Italy rejects anti-discrimination ban

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If the EU doesn’t hammer Italy for rejecting gay hate crime bill, it’ll prove it’s one rule for the West & one rule for the rest

The European Union finds itself in another tight spot after Italy voted down an anti-homophobia bill. Will it be prepared to sanction Rome in the same way it did Poland and Hungary for their stance on LGBT issues?

The Italian Senate has rejected a bill that would have amended the country’s penal code to ban discrimination on the grounds of sex, sexual orientation, gender, gender identity and disability.

The bill, which would have made anti-LGBT violence and misogyny a hate crime, was rejected by 154 to 131 votes. The new law, named the ‘Zan bill’ after the gay centre-left Democratic Party legislator Alessandro Zan, was passed by the lower house last year. However, it had been a rocky two-year affair, with the Vatican, among others, claiming that the bill was an attack on freedom of speech.

Opposition to the Zan bill was led by Matteo Salvini’s Lega, and the Brothers of Italy party, which is led by Giorgia Meloni, who also argued that the new law would have suppressed freedom of speech and promoted “homosexual propaganda” in schools.

This now places the ball firmly in the European Union’s court, as Brussels has made LGBT rights a pillar of its ideology in recent years. Indeed, if the EU fails to act to sanction Italy, then it will expose how it treats Central and Eastern European countries differently to Western member states.

Take, for example, the situation in Hungary, where a law banning the promotion of LGBT issues in schools was met with scorn by Brussels. When this bill became law back in June, the president of the European Commission, Ursula von der Leyen, said that “this Hungarian bill is a shame” as it “clearly discriminates against people based on their sexual orientation. It goes against the fundamental values of the European Union: human dignity, equality, and respect for human rights.”

She also warned that “I will use all the powers of the commission to ensure that the rights of all EU citizens are guaranteed. Whoever they are and wherever they live within the European Union.”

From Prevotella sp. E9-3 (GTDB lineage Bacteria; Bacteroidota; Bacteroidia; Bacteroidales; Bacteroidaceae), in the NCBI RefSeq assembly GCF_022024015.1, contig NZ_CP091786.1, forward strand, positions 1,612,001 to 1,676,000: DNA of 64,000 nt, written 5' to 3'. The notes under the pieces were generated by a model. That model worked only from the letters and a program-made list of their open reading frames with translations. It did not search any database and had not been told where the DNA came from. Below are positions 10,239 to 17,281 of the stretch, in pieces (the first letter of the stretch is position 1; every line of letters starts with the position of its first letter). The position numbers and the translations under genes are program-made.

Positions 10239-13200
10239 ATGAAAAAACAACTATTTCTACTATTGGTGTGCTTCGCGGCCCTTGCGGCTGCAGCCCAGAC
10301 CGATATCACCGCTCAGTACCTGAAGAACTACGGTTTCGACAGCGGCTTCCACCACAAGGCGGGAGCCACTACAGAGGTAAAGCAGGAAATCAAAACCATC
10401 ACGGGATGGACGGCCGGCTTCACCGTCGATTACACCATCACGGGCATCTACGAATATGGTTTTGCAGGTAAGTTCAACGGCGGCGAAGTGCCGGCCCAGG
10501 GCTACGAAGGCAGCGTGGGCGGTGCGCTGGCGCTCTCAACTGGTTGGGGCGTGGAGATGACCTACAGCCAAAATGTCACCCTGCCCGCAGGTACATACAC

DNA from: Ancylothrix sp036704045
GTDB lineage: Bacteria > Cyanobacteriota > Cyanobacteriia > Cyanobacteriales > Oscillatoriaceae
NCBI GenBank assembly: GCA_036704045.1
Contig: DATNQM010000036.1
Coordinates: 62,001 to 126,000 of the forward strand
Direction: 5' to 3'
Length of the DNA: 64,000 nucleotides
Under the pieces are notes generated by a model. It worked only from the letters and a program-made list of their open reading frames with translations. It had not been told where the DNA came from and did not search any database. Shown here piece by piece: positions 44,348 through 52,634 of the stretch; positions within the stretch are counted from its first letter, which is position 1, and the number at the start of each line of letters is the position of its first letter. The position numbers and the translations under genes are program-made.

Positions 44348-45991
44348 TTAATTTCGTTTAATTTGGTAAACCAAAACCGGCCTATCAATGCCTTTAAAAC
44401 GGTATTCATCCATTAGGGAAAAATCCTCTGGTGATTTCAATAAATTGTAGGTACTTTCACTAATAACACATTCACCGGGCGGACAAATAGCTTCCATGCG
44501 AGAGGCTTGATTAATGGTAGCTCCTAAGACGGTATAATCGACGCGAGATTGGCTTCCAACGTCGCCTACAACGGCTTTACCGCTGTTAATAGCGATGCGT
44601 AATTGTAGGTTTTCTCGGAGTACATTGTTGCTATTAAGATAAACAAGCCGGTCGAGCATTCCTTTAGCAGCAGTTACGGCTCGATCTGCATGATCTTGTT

In addition to the warnings doled out by the European Commission, the European Parliament also expressed its anger at Hungary and Prime Minister Viktor Orban. For example, in July MEPs passed a resolution calling for Covid recovery fund monies promised to Budapest to be withheld.

But it is not just Hungary that has felt the ire of Brussels when it comes to LGBT issues; Poland, too, has recently come under fire. Last year, five Polish regions – equating to around one-third of the country – passed resolutions declaring themselves LGBT-free zones.

The European Commission was furious, and last month it issued a similar threat to that given to Hungary, stating that it was prepared to withhold Covid recovery funds if the regions did not overturn the resolutions.

The threats seem to have worked in the Polish case, as three of the five councils recently repealed their LGBT-free zone resolutions.  However, the EU’s posturing does not seem to be having the same effect on Hungary, where Orban has declared that he is calling a referendum on his country’s controversial LGBT law.

The question now is, how will the EU react to what happened in the Italian Senate? If all things were equal, then threats to withhold much-needed post-Covid cash would be in the post to Rome. I don’t agree with the EU interfering in a sovereign state’s affairs – but it makes the rules of the club, and if you want the cash then you have to play its game.   

However, if Brussels doesn’t react in a similar way to how it did to Hungary and Poland, it reinforces the belief that the rules are not applied evenly in the EU. Indeed, it seems to be one rule for Western European member states and another for the Central and Eastern European countries, especially those that have governments which the EU does not approve of. 

This issue was raised last week by Zbigniew Ziobro, Poland’s justice minister, who threatened to take Germany to court for violating EU treaties. Ziobro argues that whereas Poland is being punished for its government’s role in selecting judges, Germany, which does the same, is free from sanction. All things do not seem equal.

How Brussels responds to what has happened in Rome will be revealing. If the EU treats Italy differently than Hungary and Poland, then it will be more proof that Brussels increasingly resembles George Orwell’s ‘Animal Farm’, where it is “four legs good, two legs better.”

However, if Brussels responds with an iron fist and issues financial penalties, then expect Italy’s right to rise further in the polls and Euroscepticism to grow. In many ways, the EU faces a choice between principle and pragmatism, but it must be aware that both roads are strewn with potholes.  


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